Related ArticleThe most important provision of a shareholders' agreement is the exit provision


Shareholders Agreement Questionnaire


The clauses listed above are just some of the common solutions to deadlocks. Due to the sheer number of clause types and the complexities involved in choosing the correct one to use for your company, it is recommended that you seek assistance from a legal professional before deciding upon which clause/s to include in your shareholder agreement.


If you have any questions relating to shareholders agreements or you would like to talk to me about another business law matter, please call me on 1800 994 279 or email me. I'll endeavour to respond to your enquiry within 24 hours.

- Gavin Hanrahan
   Managing Partner

Gavin Hanrahan - Franchise Lawyer in NSW

 


Author: Gavin Hanrahan
About: Gavin Hanrahan is the Managing Partner of Turnbull Hill Lawyers and the Partner-in-Charge of our Business, Commercial & Workplace Team. He advises clients on a broad range of business, workplace and HR issues, ranging from employment contracts to risk management. As one of the leading business lawyers in NSW, Gavin speaks to local business owners every day and understands both the needs and difficulties of launching, managing and growing a business. Our clients appreciate his practical, personal and solutions-orientated approach and his ability to respond to legal issues that are currently impacting businesses all over NSW.
Connect via: Twitter Google+ LinkedIn

Contact Us Now

We respond in 24 hours or less

Please provide details regarding your matter so we can assist you

Enquiry Form

Fill out our enquiry form and we'll respond within 24 hours

Please tick to verify that you are not a spam

 
Publications

What happens when you burn down your house during a separation to avoid transferring it to your ex?

What happens when you burn down your property during a property settlement to avoid transferring it to your former partner? When fire fighters attended upon a property in Wollongong in the early hours of 4 August 2016 they discovered that the owner was sitting with his dog calmly watching his house going up in flames. Mr Krste Kovaces...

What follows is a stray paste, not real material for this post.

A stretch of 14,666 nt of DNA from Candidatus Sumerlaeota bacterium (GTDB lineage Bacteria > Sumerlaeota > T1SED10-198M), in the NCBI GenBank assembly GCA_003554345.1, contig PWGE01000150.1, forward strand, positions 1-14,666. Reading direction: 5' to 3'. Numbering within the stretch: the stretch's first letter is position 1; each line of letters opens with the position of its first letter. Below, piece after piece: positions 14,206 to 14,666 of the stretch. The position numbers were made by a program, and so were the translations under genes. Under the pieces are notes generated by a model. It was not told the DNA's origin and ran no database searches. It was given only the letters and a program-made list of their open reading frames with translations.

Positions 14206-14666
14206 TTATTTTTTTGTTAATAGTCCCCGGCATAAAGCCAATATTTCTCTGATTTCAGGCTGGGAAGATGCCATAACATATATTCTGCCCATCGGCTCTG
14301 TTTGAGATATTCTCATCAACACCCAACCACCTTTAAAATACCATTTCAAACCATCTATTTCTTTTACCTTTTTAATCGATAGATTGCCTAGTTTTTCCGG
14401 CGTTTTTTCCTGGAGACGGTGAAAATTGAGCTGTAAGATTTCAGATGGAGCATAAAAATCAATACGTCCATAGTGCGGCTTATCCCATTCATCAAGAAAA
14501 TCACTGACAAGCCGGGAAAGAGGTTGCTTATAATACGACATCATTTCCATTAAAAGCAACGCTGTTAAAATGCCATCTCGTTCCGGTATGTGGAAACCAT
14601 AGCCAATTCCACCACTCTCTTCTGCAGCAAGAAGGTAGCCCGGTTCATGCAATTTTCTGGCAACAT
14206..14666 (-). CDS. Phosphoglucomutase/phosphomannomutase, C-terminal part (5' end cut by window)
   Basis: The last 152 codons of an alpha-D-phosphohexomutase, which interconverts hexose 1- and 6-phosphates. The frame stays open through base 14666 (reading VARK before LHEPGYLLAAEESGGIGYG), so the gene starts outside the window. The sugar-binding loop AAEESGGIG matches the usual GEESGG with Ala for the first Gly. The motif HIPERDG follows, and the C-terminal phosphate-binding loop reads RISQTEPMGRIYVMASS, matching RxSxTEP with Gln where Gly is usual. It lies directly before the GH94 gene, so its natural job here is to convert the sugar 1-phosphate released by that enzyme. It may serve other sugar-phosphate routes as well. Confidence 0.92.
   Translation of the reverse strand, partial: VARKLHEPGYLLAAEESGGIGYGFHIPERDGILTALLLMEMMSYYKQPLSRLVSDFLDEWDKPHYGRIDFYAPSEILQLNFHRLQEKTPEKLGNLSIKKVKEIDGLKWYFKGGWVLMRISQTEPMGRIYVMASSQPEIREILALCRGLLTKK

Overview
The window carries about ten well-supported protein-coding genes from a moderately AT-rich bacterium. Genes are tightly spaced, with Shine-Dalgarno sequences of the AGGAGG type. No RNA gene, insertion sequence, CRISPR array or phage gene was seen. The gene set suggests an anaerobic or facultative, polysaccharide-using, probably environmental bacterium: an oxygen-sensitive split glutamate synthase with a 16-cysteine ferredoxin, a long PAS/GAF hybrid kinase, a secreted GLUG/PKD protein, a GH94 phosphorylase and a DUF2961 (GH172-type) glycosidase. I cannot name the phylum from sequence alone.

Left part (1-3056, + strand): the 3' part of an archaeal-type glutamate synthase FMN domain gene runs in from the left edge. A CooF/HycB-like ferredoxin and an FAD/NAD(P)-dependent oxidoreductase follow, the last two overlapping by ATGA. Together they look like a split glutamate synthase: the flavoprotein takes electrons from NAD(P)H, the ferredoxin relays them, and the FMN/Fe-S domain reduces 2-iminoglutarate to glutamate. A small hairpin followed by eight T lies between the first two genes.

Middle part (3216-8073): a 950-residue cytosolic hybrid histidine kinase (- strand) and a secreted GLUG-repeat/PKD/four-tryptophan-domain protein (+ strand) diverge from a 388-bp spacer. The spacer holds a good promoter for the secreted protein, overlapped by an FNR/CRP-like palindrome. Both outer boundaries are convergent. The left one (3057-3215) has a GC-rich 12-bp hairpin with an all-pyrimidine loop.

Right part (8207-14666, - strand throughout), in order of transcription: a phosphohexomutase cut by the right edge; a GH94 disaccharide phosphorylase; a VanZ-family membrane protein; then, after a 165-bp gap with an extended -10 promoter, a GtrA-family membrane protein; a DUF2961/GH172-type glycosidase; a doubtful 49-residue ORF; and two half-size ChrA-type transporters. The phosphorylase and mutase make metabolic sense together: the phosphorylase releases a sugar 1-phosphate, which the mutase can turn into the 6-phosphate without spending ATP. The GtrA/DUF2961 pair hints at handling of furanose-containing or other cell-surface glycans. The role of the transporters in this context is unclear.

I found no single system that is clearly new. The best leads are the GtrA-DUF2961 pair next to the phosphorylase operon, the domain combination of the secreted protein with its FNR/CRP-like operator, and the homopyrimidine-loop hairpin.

Read More ...

A step by step guide to obtaining a separation agreement

A step by step guide to obtaining a separation agreement from Turnbull Hill Lawyers A separation agreement (known as a binding financial agreement (or BFA) under the Family Law Act) is a legally binding document that formalises your property settlement. As a separation agreement is legally binding, each party must carefully co...

Read More ...

Significant Changes Are Proposed to Criminal Law Sentencing & Offender Supervision

On 9 May 2017, the NSW Governments announced a series of significant justice reforms that aim to deliver justice more quickly to communities and victims, strengthen sentencing options and ensure offenders are rigorously supervised when serving community orders. Sentencing Reform It has been proposed that: Suspended sentenc...

Read More ...

How does the 2017 Budget affect the family law Courts?

The government has made several announcements that will affect the family law system in the 2017 budget. These include a new initiative to help resolve disputes, additional family law consultants, and a trial of domestic violence units. The Australian Law Reform Commission has been asked to conduct a comprehensive review of the family law sys...

Read More ...

7 Hot Tips for Buying Property Off the Plan

7 Hot Tips for Buying Property Off the Plan from Turnbull Hill Lawyers 1. Lock in the right price by doing market research When you buy property 'off the plan' you are purchasing it many months, sometimes years, in advance before construction has been completed sometimes even before construction has started. For this r...

Read More ...

| 1 2 3 4 5 6 7 8 9 10 | Next


Events
Blogs
"Thank you very much for the smooth settlement o...

M & J Booth

Liability limited by a scheme approved under Professional Standards Legislation

enquiries@turnbullhill.com.au